The holidays are just around the corner. I support local stores when I can, but for some presents I go online. Before I decide what to buy, I read the reviews.

The more time I spend online, the more confused and frustrated I become.

There is there a better way. I will share with you my approach for navigating the review jungle to make better decisions. You can use the same approach to make any kind of decision at work or at home.

Cut Through the Noise

There are dozens of sites containing hundreds of reviews for any product or service. I can barely skim the surface and am left with a nagging feeling I am missing important information. To cut through the noise, I try to search only on reputable sites and limit the number of reviews I read.

For decisions at work or at home, seek advice from a small number of carefully-chosen people. In choosing people as advice-givers, keep in mind what their interest (bias) in your decision might be.


When we choose one option, we are also deciding against all the alternatives. Economists call this opportunity cost. I call it decision pain. Choosing the best alternative becomes difficult or impossible as the number of attractive options increases. Psychologist Barry Schwartz notes in The Paradox of Choice that having too many alternatives leads people to defer or avoid decisions. Looking for the perfect product or idea is an impossible battle.

Satisficing is the art of knowing when good enough is good enough… and stop searching for perfect.

I stop my online research as soon as I find a product that meets my minimum acceptable criteria for features, quality, price, etc. There may be better or cheaper alternatives out there, but the opportunity cost I would pay for looking for them is not worth it.

Set a minimal threshold for the benefits you seek and choose the first alternative that meets that threshold.

Rose-Colored Reviews

Reviews are biased. I’m not talking about Uncle Eddie’s review of his nephew’s restaurant, “the best cannelloni in the world.” Most reviews are not intentionally deceptive. Reviews (and any other kind of advice) suffer from cognitive biases that affect our decisions and relationships.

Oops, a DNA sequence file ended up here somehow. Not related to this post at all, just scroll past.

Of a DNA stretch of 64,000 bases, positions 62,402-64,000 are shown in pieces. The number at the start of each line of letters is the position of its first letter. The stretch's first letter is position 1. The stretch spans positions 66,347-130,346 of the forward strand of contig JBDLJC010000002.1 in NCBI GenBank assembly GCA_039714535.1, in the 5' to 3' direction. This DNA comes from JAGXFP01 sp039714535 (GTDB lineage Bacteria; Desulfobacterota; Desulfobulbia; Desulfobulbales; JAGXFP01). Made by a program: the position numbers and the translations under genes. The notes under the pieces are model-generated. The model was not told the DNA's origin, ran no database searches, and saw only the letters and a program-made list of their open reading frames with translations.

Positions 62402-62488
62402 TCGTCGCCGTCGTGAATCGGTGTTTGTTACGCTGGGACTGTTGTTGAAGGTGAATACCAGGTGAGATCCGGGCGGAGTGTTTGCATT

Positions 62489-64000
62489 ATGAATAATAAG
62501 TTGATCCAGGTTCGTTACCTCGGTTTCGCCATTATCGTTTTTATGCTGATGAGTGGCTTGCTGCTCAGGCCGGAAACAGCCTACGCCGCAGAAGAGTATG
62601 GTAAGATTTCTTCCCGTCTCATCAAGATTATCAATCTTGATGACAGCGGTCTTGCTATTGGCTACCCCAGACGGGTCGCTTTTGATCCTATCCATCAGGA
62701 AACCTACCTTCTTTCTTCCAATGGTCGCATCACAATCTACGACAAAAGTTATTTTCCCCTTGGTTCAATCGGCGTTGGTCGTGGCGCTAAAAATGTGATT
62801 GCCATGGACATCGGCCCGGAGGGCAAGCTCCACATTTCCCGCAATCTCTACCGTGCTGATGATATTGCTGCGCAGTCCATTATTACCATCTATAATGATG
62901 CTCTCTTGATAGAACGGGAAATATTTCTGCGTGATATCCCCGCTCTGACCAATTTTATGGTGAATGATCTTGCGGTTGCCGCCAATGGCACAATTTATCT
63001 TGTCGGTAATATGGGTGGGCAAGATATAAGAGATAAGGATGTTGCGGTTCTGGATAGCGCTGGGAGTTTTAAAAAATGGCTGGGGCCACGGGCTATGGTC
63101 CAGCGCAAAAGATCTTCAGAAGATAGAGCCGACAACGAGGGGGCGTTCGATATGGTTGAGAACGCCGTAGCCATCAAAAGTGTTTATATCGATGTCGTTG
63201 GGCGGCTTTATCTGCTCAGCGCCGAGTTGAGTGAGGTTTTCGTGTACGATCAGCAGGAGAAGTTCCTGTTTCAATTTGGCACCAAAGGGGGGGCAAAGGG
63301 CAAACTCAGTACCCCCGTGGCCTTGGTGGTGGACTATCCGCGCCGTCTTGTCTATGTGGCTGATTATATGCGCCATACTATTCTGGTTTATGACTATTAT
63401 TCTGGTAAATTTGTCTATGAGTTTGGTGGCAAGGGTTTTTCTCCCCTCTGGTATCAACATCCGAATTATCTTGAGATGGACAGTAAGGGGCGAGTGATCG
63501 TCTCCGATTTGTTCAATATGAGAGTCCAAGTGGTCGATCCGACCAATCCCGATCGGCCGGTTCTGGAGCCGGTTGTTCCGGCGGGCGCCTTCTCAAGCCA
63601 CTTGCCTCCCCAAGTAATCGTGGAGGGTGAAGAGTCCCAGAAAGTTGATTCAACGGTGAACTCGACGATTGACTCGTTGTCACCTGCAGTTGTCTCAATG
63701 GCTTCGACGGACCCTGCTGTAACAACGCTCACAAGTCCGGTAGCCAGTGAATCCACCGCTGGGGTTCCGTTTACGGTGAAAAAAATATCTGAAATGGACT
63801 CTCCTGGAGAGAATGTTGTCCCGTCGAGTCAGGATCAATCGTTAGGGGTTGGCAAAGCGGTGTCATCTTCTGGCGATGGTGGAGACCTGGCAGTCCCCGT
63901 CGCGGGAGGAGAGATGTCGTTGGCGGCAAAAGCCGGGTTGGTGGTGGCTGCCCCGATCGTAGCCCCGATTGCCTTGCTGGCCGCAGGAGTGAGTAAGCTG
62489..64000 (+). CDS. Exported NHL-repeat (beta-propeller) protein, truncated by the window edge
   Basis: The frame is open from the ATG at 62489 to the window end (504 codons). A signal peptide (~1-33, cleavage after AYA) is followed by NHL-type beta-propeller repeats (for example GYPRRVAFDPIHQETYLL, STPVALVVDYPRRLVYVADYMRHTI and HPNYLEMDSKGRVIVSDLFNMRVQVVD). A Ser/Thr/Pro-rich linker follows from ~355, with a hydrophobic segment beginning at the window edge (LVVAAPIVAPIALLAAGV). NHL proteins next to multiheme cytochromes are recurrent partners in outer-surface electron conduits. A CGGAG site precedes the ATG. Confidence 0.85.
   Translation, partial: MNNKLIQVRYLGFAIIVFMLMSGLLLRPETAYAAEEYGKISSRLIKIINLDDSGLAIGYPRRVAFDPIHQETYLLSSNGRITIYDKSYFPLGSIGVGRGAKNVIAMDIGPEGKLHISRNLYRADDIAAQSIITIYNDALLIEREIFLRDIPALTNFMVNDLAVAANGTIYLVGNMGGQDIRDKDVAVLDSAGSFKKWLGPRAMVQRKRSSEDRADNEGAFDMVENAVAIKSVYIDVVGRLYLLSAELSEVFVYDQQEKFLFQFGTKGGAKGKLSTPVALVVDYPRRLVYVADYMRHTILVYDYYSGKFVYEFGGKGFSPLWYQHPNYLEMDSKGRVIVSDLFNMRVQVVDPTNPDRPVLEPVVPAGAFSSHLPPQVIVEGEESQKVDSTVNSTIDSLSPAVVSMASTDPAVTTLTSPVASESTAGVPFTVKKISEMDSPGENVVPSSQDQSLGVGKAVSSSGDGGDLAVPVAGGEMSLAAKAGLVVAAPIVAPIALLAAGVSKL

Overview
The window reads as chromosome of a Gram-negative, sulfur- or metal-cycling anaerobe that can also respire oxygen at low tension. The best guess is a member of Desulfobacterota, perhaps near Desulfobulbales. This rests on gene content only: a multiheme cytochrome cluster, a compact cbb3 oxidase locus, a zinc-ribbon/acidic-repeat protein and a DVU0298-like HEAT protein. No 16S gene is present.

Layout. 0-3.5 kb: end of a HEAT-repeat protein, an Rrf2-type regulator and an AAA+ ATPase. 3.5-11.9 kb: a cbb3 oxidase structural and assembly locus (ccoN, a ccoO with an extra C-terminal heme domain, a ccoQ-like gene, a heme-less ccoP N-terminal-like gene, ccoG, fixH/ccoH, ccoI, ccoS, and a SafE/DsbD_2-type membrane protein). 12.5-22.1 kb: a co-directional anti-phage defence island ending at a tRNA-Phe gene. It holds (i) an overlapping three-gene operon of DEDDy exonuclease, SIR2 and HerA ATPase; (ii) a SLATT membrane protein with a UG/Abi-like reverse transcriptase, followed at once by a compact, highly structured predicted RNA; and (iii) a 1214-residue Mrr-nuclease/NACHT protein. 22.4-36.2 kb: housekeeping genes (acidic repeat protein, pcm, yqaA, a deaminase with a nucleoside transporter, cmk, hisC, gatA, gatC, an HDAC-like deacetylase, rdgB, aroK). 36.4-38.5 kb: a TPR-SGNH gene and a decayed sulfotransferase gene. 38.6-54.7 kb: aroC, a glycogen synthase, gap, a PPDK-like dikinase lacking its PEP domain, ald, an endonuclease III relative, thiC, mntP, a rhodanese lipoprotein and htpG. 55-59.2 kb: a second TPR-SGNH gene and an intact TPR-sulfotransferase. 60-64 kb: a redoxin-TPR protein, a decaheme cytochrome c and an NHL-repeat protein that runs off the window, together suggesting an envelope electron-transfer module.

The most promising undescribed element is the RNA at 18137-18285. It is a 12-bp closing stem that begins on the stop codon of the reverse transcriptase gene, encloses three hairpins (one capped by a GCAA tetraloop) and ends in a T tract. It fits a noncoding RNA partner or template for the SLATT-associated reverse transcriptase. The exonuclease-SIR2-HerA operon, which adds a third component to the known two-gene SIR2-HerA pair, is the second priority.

After choosing an option, we amplify positive aspects while downplaying negative aspects of that option. This occurs subconsciously through choice-supportive bias. When I bought my first iPhone, I loved the design and user experience. I ignored the fact that synchronizing files (outside of iTunes) was difficult. Years later, when I bought a Samsung Galaxy, I raved about the ease of synchronizing with Windows and overlooked the fact that my favorite music recording apps did not yet exist for Android.

The overwhelming majority of reviews are positive. This is especially true for expensive, luxury products. The people who bought them are biased to love them. They may write positive reviews to congratulate themselves on having chosen a “great” product.

amzn reviews

Max Woolf found that more than half of the 1.2 million reviews of electronics products on between 1995 and 2013 gave the product 5 stars.  A product with 1,000 five-star-reviews is probably not a bad product. However, the positive reviews will fail to point out any drawbacks with the product.

There will also be negative (one star) reviews written by people who feel cheated when the product fails to deliver its promised benefits. Far fewer reviews will be in between.

How I Read the Reviews

First, I look at the shape of the review curve.
ReviewsI start with the worst reviews, looking for information that is a deal-killer. “The suitcase smells like chemicals.” No thanks. “The socks fell apart after the first washing.” Next, please.

When a product passes the worst-review test, I move on to read a few positive (five star) reviews. I ignore general praise such as “fantastic product” or “great experience.” Doesn’t help. I am looking for confirmation that the product offers the specific benefits I want. “The suitcase is sturdy yet lightweight.” Bingo. “Home-cooked food in an unpretentious atmosphere.” Let’s go.

The most unbiased information comes from the (few) reviews in the middle. These are written by people who are neither dazzled nor disappointed by the product. When someone says in a three-star review, “the chemical smell disappeared after a week,” I believe it.

To get a balanced picture, ask three people for their advice before making a major decision.

Ask someone who has decided in favor to learn what the potential benefits may be.

Ask someone who has decided against to discover the drawbacks.

Ask someone who has not yet decided to learn about decision criteria and alternatives.

Stay Tuned

Watch this space for a series of new articles on decision-making and cognitive biases beginning next year. In the meantime, I wish you Happy Holidays! And remember, don’t trust the reviews 😉


Gino F. (2013). Sidetracked: Why Our Decisions Get Derailed, and How We Can Stick to the Plan. Boston: Harvard Business Review Press.

Schwartz, B. (2016). The Paradox of Choice: Why More is Less. Revised Edition New York: Harper Collins.

Woolf, M. (2014, 17 June). A Statistical Analysis of 1.2 Million Amazon Reviews.